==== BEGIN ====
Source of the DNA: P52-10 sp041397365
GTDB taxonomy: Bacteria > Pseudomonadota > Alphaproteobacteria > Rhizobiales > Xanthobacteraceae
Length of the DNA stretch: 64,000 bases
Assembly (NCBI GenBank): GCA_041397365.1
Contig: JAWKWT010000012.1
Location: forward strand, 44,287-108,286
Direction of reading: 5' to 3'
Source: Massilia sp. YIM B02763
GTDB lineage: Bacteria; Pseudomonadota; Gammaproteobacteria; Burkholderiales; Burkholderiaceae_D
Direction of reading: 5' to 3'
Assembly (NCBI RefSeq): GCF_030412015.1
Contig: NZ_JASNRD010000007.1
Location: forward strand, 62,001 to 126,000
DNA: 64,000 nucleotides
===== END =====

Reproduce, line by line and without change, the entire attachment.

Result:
Source of the DNA: P52-10 sp041397365
GTDB taxonomy: Bacteria > Pseudomonadota > Alphaproteobacteria > Rhizobiales > Xanthobacteraceae
Length of the DNA stretch: 64,000 bases
Assembly (NCBI GenBank): GCA_041397365.1
Contig: JAWKWT010000012.1
Location: forward strand, 44,287-108,286
Direction of reading: 5' to 3'
Source: Massilia sp. YIM B02763
GTDB lineage: Bacteria; Pseudomonadota; Gammaproteobacteria; Burkholderiales; Burkholderiaceae_D
Direction of reading: 5' to 3'
Assembly (NCBI RefSeq): GCF_030412015.1
Contig: NZ_JASNRD010000007.1
Location: forward strand, 62,001 to 126,000
DNA: 64,000 nucleotides